Volatility in the broader indices has petered out over the past month, to the point where 30 day realized volatility in the S&P 500 index has actually hit a 10 year low this week:
The lack of movement is not exclusive to stocks, as most major asset classes are near decade lows in volatility (see our Snapshot from last month). As a result, traders don’t expect much movement after today’s payrolls report, especially since today’s session is a half day (close at 1:00 pm EDT) and tomorrow is Independence Day in the U.S. So far, the report is stronger than expected, and SPX futures are exactly unchanged, an indication of the broad market environment more than the news itself.
Earnings season kicks off next week with Alcoa on July 8th. The financials sector is the busiest in the first week of earnings season, with WFC reporting on July 11th, followed by C on July 14th, JPM and GS on July 15th, BAC, PNC, and USB on July 16th, and MS on July 17th.
The 10 year yield is touching a new 2 month high today after the strong jobs report:
Rates moving lower over the past 6 months has generally weighed on the financials sector. The XLF / SPY ratio is near 52 week lows:
However, not all financials stocks are created equal. The move lower rates has especially impacted regional banks, and KRE, the regional banking ETF, is unchanged on the year (vs. +4% for the financials sector as a whole). The largest commercial banks, like WFC, USB, and PNC, have actually outperformed both the S&P 500 index and the broader market, as they have benefited from loan growth, solid credit conditions, and acquiring market share from smaller competitors.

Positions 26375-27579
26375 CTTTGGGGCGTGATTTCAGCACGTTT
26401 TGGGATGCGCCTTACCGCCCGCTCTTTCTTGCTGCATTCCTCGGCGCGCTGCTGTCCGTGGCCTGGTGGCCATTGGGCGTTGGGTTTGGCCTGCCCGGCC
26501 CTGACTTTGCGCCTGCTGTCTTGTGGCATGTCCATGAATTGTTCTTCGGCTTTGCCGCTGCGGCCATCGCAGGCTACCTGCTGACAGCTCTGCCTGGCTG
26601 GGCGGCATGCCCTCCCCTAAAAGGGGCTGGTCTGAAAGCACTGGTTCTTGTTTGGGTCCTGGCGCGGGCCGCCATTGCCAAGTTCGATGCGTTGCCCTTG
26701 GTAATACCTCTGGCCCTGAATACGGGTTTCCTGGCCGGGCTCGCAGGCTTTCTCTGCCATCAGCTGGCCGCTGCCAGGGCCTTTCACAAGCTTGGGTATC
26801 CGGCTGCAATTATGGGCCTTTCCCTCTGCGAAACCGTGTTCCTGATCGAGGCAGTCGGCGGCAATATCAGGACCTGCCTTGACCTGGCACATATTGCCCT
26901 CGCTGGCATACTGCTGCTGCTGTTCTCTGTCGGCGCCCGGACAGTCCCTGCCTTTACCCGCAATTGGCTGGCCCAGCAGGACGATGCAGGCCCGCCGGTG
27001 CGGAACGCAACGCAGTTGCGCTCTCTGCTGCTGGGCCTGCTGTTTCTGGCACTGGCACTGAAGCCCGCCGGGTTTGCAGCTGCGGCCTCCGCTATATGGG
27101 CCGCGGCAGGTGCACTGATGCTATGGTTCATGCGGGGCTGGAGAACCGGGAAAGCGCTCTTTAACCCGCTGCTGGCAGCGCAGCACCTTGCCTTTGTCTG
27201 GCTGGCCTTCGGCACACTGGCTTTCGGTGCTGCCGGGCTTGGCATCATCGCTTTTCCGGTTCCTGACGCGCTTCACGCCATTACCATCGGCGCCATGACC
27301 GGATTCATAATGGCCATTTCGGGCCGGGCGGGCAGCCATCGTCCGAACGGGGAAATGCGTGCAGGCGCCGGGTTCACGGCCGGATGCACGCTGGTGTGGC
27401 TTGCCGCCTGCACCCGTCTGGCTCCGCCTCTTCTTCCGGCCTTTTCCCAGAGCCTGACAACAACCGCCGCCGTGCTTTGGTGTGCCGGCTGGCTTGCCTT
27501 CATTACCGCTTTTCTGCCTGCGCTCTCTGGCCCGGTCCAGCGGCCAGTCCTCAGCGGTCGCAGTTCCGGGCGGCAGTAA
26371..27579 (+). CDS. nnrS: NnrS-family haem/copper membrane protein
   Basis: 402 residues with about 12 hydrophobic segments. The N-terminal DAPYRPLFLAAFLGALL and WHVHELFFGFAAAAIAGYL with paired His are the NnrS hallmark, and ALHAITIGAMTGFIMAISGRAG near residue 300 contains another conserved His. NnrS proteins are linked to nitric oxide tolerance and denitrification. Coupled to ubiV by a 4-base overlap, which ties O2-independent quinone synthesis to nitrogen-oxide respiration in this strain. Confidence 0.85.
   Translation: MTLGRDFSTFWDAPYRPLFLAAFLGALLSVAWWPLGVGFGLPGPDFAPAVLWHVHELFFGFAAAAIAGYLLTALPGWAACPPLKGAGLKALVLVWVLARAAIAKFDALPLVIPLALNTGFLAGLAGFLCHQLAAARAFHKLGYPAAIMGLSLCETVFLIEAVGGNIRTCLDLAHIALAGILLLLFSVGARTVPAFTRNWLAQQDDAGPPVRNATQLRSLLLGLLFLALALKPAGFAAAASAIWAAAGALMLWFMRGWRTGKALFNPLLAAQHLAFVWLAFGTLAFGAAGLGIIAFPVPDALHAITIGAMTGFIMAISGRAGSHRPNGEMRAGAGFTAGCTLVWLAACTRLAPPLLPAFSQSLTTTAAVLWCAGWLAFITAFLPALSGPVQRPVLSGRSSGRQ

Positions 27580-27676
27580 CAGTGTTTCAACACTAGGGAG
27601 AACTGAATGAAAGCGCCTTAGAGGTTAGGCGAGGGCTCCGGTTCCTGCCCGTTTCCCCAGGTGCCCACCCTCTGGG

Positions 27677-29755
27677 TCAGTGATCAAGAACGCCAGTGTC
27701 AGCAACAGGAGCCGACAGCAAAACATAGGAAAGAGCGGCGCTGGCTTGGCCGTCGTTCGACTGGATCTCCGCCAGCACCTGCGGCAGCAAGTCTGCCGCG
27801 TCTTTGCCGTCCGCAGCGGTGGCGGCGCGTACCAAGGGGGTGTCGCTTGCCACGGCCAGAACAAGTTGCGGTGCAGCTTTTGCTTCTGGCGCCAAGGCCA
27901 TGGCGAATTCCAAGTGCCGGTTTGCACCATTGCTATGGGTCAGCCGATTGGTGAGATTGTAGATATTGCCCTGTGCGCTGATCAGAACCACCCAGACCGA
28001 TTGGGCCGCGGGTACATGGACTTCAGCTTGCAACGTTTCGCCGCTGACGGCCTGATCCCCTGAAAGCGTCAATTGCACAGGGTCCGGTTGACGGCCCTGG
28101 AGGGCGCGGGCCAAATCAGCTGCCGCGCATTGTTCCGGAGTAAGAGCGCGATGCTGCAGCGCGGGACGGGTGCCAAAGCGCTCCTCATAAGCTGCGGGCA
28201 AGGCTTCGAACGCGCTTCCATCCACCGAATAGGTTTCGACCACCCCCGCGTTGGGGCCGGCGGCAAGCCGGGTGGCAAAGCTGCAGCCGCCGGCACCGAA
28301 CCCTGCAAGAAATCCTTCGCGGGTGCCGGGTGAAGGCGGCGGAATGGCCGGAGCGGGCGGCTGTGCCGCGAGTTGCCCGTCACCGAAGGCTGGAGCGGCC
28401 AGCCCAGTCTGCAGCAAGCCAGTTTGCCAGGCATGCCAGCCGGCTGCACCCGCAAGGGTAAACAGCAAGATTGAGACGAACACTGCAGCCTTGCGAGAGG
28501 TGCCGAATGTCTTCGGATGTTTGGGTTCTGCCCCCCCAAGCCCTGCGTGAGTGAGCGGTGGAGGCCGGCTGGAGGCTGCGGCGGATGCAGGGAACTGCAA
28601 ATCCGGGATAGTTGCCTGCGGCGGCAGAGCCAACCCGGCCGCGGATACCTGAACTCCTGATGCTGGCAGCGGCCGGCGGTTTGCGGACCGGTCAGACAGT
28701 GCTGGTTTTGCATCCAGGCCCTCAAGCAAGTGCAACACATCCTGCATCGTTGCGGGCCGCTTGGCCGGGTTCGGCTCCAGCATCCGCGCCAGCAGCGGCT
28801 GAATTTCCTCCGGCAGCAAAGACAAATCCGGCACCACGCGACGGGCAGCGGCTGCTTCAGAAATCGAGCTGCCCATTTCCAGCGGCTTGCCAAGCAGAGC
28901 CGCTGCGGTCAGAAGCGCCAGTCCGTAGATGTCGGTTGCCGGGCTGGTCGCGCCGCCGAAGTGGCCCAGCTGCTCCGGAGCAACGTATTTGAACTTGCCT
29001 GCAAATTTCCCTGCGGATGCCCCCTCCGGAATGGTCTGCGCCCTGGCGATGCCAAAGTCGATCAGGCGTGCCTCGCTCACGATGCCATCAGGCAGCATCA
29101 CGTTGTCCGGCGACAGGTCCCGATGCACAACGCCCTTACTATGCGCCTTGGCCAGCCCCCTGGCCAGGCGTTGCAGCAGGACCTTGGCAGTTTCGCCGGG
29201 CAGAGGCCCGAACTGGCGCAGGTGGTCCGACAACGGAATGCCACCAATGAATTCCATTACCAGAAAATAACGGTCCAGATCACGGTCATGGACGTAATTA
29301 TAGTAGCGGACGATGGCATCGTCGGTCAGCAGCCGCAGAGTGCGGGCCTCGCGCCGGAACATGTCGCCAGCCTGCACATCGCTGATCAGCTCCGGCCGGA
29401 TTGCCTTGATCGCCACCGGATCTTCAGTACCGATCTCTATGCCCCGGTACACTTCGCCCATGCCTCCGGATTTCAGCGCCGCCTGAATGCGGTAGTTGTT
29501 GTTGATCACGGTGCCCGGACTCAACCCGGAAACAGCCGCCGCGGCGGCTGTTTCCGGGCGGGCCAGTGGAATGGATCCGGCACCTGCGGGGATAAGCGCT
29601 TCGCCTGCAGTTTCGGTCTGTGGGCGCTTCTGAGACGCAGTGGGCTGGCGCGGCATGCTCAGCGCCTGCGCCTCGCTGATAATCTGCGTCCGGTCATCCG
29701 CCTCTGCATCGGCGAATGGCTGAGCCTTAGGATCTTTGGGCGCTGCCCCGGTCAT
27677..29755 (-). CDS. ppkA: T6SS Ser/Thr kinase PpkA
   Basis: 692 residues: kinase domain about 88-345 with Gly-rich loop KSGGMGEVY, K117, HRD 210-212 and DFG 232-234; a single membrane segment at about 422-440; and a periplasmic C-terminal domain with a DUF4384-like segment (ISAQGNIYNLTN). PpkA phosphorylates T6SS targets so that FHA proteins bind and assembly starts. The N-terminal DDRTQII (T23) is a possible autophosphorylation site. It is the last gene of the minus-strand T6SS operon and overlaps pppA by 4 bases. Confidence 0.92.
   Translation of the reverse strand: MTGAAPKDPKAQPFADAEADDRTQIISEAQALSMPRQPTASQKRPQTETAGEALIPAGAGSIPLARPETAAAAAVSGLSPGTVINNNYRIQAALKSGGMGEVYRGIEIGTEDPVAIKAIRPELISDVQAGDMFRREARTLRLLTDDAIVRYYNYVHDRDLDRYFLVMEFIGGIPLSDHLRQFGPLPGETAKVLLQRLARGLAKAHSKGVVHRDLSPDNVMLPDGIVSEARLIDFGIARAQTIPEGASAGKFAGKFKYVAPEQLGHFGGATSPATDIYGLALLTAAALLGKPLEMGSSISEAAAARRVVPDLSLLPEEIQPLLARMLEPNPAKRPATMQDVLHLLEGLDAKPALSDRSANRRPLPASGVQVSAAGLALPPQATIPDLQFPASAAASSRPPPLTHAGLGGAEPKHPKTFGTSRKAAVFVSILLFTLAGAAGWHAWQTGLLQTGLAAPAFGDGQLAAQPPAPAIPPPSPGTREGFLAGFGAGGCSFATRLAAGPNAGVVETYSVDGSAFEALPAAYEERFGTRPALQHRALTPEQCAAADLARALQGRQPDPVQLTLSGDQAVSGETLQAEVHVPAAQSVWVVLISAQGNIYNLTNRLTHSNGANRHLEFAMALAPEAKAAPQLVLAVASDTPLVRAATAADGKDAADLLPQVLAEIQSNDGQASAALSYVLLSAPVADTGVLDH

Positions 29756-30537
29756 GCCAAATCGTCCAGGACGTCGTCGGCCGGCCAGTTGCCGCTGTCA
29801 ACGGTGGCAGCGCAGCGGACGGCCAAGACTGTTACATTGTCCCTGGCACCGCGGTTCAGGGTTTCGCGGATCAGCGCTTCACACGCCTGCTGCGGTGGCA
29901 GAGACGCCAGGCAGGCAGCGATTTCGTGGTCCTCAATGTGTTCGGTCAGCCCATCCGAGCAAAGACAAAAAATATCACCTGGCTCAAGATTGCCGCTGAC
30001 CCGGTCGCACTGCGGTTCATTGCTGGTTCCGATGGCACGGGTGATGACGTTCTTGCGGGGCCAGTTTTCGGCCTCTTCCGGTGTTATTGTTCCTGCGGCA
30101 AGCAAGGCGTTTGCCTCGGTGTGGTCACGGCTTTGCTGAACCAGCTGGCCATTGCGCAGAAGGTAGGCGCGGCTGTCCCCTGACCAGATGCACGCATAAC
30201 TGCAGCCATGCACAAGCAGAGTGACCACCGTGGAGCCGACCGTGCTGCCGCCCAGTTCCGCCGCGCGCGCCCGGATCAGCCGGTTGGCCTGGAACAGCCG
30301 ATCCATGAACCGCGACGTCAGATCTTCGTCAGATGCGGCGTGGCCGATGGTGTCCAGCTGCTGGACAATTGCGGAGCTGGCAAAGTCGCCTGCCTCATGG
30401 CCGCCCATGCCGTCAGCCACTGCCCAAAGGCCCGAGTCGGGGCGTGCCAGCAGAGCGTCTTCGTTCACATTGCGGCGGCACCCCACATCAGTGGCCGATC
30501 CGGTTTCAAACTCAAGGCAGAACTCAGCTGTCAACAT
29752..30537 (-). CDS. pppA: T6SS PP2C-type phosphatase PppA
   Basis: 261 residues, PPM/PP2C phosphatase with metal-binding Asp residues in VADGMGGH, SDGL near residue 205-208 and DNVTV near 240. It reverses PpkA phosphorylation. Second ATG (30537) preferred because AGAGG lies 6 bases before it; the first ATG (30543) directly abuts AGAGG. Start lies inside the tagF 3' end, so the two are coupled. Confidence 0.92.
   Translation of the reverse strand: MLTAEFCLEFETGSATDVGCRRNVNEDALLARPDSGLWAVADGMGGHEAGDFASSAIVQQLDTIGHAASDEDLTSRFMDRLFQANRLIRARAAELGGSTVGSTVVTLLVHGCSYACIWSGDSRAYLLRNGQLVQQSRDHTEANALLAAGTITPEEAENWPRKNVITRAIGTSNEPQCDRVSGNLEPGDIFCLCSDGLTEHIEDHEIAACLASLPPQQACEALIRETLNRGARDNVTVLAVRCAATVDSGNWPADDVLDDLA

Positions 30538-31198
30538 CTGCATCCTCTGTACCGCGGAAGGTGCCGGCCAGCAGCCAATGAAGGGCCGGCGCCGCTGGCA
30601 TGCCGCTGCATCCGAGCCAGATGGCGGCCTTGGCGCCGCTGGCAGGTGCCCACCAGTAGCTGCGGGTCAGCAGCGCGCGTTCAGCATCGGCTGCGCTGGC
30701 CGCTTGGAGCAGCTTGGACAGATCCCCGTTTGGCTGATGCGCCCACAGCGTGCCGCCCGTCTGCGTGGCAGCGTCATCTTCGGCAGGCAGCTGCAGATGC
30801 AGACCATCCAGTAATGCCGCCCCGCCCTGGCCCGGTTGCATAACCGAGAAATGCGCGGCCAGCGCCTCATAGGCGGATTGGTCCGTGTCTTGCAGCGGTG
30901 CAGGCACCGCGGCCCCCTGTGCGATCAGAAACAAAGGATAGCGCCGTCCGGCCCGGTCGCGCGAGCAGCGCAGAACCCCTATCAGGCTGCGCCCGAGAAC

On the flip side, investment banking stocks have been hurt by the dismal results in their trading operations, which have more than offset the strength in the capital markets from the robust IPO and M&A pipelines. Dan Greenhaus of BTIG tweeted a chart illustrating those weakening results in the trading divisions:
With no volatility and low volumes, as well as the President chiming in on bank bonuses, the environment for trading desks seems unlikely to improve in the near term. We expect weak results and guidance for the investment banks, even as the rise in rates might be a welcome sign for the rest of the financials sector.